Ramón Fonseca, Cofounder of Law Firm at Center of Panama Papers, Dies

Ramón Fonseca, who co-founded the law firm at the heart of the Panama Papers leak, died Wednesday night, his lawyer confirmed, while awaiting the verdict in his money-laundering trial in Panama.

Mr. Fonseca, 71, died after complications from pneumonia, his daughter, Raquel Fonseca, told the Spanish news agency EFE.

Both Mr. Fonseca and Jürgen Mossack, who together founded the Mossack Fonseca firm, stood trial in Panama last month in relation to an explosive investigation published in 2016 by a coalition of news outlets that looked at 11.5 million confidential documents from the firm. The files, leaked by an anonymous source, identified international politicians, business leaders, criminals and celebrities involved in webs of suspicious financial transactions that concealed their wealth and avoided taxes.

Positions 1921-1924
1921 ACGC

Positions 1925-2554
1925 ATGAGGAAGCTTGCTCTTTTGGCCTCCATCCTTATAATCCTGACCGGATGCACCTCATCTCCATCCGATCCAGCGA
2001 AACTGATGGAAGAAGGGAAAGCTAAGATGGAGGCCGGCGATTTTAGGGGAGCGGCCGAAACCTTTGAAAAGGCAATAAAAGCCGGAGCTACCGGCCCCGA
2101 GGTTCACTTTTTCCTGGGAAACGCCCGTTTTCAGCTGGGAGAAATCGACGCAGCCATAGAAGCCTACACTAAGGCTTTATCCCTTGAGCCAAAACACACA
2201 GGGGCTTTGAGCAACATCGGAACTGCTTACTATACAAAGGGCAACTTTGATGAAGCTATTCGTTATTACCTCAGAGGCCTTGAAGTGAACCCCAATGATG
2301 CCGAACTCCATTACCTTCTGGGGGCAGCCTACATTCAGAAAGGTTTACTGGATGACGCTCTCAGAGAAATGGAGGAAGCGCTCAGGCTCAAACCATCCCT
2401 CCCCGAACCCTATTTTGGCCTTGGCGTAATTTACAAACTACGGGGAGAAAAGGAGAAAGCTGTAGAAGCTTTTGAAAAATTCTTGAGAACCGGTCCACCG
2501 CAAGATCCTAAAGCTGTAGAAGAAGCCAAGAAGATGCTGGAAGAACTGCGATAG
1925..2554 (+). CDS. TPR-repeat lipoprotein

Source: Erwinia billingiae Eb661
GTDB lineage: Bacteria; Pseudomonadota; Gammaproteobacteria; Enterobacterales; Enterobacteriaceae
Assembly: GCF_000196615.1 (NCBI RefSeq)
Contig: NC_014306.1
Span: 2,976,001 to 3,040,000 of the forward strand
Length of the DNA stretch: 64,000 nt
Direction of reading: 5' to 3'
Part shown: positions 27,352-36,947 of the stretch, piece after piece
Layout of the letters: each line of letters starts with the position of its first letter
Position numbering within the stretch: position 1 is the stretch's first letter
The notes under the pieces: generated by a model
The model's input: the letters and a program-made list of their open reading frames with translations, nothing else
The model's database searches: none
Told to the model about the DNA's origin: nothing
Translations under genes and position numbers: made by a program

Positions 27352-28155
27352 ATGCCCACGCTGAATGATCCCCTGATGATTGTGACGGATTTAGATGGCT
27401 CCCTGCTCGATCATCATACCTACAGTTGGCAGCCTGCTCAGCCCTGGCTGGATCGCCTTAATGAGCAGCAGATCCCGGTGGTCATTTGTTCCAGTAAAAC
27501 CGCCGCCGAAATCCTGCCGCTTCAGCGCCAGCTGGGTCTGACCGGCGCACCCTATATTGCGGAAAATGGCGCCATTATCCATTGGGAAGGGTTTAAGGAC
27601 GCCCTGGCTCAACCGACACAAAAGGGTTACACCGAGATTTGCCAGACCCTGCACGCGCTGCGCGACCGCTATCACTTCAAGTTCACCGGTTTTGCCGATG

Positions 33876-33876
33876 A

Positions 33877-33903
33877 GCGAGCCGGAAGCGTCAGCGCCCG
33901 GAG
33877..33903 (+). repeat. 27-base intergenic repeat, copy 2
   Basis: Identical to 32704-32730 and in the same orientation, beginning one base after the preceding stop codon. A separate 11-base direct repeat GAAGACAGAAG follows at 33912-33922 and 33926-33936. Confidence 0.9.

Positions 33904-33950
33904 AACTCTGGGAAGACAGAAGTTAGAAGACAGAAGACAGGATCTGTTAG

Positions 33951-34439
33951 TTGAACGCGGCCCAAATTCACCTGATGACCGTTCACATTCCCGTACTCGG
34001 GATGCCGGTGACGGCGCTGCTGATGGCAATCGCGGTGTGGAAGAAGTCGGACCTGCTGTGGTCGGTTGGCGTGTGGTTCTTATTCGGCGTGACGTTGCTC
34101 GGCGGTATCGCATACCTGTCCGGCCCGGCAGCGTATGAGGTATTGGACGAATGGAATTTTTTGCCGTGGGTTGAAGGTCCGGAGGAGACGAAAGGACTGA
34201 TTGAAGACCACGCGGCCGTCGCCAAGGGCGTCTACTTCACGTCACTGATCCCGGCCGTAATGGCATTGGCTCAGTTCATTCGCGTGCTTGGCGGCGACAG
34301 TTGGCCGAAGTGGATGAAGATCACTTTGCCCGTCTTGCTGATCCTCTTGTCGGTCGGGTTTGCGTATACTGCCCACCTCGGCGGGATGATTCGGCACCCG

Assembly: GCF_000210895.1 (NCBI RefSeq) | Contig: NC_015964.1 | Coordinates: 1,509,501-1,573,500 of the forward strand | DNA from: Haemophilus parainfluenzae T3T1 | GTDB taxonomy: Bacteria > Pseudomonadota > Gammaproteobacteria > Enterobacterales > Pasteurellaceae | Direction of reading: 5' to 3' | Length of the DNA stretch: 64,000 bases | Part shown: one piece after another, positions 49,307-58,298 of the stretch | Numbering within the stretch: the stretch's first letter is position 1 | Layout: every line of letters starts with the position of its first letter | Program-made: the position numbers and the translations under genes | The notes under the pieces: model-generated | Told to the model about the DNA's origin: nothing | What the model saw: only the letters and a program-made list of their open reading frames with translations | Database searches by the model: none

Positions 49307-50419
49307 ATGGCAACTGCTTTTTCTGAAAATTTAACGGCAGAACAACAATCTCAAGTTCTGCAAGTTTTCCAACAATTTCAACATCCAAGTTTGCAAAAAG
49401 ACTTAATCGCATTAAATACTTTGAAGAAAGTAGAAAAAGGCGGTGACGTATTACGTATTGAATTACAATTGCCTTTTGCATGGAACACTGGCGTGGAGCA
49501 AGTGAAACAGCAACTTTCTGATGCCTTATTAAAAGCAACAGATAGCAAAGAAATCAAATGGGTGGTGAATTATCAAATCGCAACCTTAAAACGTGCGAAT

During the trial, which began April 8 and lasted 10 days, prosecutors alleged that the firm had created shell companies with the purpose of hiding money that came from illicit activities. A total of 29 people — former employees of the now-shuttered firm and alleged conspirators — were accused of money laundering.

Since the beginning of the scandal, Mr. Fonseca and Mr. Mossack maintained their innocence. In an interview shortly after the Panama Papers exposé broke, Mr. Fonseca said that the firm had carefully vetted its clients but that it was similar to a car factory that “is not responsible for what is done with the car” after it is sold.

Mr. Fonseca studied at the London School of Economics and later worked for several years at the United Nations in Geneva. He told The New York Times that he had been “trying to save the world.”

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